Russian President Vladimir Putin may have to endure the stern disapproval of U.S. President Barack Obama, and the occasional insult from German Chancellor Angela Merkel, as a result of his invasion of Ukraine. But at home, his approval ratings have soared to nearly 70 percent, up from just above 60 percent in December. Over 70 percent of Russians support Putin’s tactics in the Crimea; fewer than one in five oppose his policy.
The Russian parliament is expected to support Crimean secession, the Wall Street Journal reports, and even some Russian opposition leaders are praising Putin. One quoted by the Journal claims: “If Putin returns Crimea to Russia without blood, he will go down in history as a great, and there’s nothing you can do about that.” Or, as Charles Krauthammer quipped Friday: “Catherine the Great took Crimea, Vlad (the Great?) won it back.”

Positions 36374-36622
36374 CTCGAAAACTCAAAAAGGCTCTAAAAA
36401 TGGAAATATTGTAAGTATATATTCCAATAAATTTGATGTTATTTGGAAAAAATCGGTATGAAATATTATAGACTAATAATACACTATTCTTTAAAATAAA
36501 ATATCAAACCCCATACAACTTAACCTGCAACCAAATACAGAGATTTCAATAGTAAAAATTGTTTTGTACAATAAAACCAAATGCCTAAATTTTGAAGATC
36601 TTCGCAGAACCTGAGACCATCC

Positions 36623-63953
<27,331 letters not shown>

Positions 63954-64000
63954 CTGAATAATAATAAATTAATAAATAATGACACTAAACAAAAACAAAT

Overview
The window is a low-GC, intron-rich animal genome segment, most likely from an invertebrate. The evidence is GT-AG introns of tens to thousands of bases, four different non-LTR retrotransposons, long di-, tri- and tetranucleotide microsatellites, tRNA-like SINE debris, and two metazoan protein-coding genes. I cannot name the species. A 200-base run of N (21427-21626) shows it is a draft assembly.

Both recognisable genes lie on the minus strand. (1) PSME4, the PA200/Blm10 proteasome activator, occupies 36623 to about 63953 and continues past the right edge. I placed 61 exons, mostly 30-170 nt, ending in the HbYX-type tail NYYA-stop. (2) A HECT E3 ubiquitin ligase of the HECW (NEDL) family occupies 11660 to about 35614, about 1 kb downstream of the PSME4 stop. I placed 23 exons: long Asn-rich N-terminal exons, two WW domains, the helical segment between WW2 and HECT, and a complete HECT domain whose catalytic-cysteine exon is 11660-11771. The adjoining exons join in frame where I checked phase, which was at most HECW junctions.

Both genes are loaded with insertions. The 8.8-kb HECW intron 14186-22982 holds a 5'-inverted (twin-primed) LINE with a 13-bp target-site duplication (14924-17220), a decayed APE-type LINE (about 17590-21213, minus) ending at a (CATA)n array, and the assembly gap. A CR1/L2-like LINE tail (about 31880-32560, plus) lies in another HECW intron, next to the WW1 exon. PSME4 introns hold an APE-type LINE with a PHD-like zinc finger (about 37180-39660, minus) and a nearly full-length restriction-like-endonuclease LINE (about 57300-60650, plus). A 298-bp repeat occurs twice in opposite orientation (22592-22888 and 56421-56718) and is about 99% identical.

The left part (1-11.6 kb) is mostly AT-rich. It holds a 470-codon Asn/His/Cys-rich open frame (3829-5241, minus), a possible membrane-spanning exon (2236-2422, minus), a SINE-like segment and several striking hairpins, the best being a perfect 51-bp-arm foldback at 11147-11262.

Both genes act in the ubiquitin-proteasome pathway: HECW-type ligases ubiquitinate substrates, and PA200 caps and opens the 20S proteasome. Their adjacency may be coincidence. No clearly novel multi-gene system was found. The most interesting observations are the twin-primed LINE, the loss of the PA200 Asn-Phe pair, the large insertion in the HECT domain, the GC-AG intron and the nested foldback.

Praise for “Putin the Great” has not been universal. Former international chess champion Garry Kasparov, who is also an important Russian opposition figure, wrote in Friday’s Journal that Putin’s domestic political gains are the whole point: “Without real elections or a free media, the only way a dictator can communicate with his subjects is through propaganda, and the only way he can validate his power is with regular shows of force.”
Although a U.S. Navy destroyer entered the Black Sea on Friday, and the west has extended economic aid Ukraine while applying some sanctions to Russia, the global response to Putin has been symbolic at best. The Crimean parliament has voted unanimously to schedule a referendum on secession Mar. 16. If Putin can endure mild pressure–and a few phone calls with Obama–until then, he will have won Crimea and boosted his power.